How Do You Fix A Bug?

Easy question, right? You DEBUG.

Not so fast, my friend. Actually, if you think about it, debugging is not so fast. Pretty slow, really. I’d rather do as quickly as possible.

Let’s get back to the question: A test (or three) failed, because you’ve changed the production code. How do you fix it?

Tests’ primary role is to notify you that something’s broken. The have a secondary role, which we don’t really think about often: help us fix that bug as quickly as possible.

So what do we do when a test fails?

Naturally, we look at the name of the test. This is the first clue. And why you shouldn’t name your test “Test33”. The test’s name should explain what the scenario actually tested and the expected result.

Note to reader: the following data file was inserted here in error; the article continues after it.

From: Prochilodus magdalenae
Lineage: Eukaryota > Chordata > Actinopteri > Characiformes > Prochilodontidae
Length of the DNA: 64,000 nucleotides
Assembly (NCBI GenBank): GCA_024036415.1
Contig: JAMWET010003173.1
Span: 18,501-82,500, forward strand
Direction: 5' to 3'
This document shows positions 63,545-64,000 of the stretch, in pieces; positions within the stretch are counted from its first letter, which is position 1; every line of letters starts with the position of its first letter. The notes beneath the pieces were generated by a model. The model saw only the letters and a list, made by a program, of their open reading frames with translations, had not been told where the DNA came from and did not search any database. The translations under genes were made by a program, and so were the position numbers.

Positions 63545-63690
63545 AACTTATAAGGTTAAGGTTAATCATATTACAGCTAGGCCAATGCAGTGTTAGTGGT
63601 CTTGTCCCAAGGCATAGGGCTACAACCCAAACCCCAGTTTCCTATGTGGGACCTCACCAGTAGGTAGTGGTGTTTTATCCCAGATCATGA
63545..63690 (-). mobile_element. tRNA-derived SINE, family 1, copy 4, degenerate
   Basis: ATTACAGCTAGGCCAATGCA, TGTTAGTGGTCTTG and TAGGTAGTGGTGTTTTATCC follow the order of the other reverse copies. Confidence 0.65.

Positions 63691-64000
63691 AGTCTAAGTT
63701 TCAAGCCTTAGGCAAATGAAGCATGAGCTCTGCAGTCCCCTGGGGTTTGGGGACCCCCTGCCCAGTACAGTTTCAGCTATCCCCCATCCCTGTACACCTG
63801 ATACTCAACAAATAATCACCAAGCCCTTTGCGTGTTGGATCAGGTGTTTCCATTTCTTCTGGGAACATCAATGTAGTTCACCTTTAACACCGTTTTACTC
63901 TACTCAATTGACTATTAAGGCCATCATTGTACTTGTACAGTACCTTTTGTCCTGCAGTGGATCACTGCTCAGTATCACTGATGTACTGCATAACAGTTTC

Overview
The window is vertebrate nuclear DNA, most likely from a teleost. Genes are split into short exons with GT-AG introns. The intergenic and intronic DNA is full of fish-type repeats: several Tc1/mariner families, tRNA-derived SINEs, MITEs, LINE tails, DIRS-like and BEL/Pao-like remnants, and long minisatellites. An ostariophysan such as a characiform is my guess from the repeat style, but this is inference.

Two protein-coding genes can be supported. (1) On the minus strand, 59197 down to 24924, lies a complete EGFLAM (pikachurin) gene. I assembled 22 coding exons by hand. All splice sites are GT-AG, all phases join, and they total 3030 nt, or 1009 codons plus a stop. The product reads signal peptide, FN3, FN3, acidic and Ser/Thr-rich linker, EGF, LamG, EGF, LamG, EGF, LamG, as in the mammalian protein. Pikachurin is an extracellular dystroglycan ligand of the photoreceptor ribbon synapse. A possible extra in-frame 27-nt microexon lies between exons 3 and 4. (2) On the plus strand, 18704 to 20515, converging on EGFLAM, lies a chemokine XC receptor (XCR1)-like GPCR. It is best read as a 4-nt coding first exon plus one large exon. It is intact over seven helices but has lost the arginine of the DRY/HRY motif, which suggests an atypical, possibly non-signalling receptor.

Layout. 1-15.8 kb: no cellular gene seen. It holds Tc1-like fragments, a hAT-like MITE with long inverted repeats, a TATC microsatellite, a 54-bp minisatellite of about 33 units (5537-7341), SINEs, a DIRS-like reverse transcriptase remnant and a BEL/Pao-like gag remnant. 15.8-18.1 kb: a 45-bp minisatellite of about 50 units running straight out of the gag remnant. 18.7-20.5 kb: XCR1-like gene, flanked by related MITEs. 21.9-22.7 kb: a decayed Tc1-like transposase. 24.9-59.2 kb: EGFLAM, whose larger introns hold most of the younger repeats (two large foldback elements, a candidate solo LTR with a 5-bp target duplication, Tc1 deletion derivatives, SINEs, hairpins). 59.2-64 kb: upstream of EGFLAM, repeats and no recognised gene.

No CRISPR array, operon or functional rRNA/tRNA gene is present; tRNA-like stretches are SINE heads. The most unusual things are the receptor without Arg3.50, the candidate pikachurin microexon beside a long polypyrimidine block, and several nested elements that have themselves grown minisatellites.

The next step would be thinking: What code did I touch? (Or, in other words: What shouldn’t have I touched?). If we run our tests regularly, like every few minutes, we’d probably know. If it’s more like a few hours or days, we won’t.

But that’s not all.

We also look around for tests in the vicinity of the tests that failed. Why are those tests passing, while others are failing? What different scenarios do they cover?

We think about all three, and try to make sense of what just happened. We want to fix the bug as quickly as possible.

So wouldn’t it be great to have something like this pop up automatically on the production code that you’ve recently changed, when you build your code?

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Yes it would.

And it’s coming soon in Isolator V7. Stay tuned.

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